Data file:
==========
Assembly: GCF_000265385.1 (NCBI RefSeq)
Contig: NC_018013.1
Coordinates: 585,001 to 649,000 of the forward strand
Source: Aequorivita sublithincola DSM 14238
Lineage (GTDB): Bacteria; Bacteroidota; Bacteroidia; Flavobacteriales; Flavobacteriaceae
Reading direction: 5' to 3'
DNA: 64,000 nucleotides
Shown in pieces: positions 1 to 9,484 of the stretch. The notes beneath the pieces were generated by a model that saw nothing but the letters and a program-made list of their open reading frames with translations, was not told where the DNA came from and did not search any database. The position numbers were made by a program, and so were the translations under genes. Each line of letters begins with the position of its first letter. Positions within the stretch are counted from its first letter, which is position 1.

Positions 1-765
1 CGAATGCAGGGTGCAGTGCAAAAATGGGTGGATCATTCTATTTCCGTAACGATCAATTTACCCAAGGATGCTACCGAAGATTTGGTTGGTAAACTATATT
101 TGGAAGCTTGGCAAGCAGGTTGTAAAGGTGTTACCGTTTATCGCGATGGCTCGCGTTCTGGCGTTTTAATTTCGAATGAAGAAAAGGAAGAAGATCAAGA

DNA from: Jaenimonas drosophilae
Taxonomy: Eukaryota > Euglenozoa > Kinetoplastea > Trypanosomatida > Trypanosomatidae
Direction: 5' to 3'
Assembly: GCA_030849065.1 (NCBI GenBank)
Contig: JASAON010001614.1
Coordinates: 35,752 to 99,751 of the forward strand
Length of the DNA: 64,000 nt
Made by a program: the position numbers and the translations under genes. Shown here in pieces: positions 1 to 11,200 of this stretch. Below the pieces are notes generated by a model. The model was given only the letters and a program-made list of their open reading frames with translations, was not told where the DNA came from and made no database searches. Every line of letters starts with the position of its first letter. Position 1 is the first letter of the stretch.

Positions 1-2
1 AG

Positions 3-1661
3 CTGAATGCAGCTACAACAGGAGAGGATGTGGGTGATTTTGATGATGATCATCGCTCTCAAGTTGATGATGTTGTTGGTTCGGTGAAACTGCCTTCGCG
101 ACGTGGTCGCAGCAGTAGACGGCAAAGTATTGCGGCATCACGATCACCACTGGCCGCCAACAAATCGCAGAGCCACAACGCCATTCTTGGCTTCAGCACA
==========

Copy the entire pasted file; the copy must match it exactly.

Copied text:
Assembly: GCF_000265385.1 (NCBI RefSeq)
Contig: NC_018013.1
Coordinates: 585,001 to 649,000 of the forward strand
Source: Aequorivita sublithincola DSM 14238
Lineage (GTDB): Bacteria; Bacteroidota; Bacteroidia; Flavobacteriales; Flavobacteriaceae
Reading direction: 5' to 3'
DNA: 64,000 nucleotides
Shown in pieces: positions 1 to 9,484 of the stretch. The notes beneath the pieces were generated by a model that saw nothing but the letters and a program-made list of their open reading frames with translations, was not told where the DNA came from and did not search any database. The position numbers were made by a program, and so were the translations under genes. Each line of letters begins with the position of its first letter. Positions within the stretch are counted from its first letter, which is position 1.

Positions 1-765
1 CGAATGCAGGGTGCAGTGCAAAAATGGGTGGATCATTCTATTTCCGTAACGATCAATTTACCCAAGGATGCTACCGAAGATTTGGTTGGTAAACTATATT
101 TGGAAGCTTGGCAAGCAGGTTGTAAAGGTGTTACCGTTTATCGCGATGGCTCGCGTTCTGGCGTTTTAATTTCGAATGAAGAAAAGGAAGAAGATCAAGA

DNA from: Jaenimonas drosophilae
Taxonomy: Eukaryota > Euglenozoa > Kinetoplastea > Trypanosomatida > Trypanosomatidae
Direction: 5' to 3'
Assembly: GCA_030849065.1 (NCBI GenBank)
Contig: JASAON010001614.1
Coordinates: 35,752 to 99,751 of the forward strand
Length of the DNA: 64,000 nt
Made by a program: the position numbers and the translations under genes. Shown here in pieces: positions 1 to 11,200 of this stretch. Below the pieces are notes generated by a model. The model was given only the letters and a program-made list of their open reading frames with translations, was not told where the DNA came from and made no database searches. Every line of letters starts with the position of its first letter. Position 1 is the first letter of the stretch.

Positions 1-2
1 AG

Positions 3-1661
3 CTGAATGCAGCTACAACAGGAGAGGATGTGGGTGATTTTGATGATGATCATCGCTCTCAAGTTGATGATGTTGTTGGTTCGGTGAAACTGCCTTCGCG
101 ACGTGGTCGCAGCAGTAGACGGCAAAGTATTGCGGCATCACGATCACCACTGGCCGCCAACAAATCGCAGAGCCACAACGCCATTCTTGGCTTCAGCACA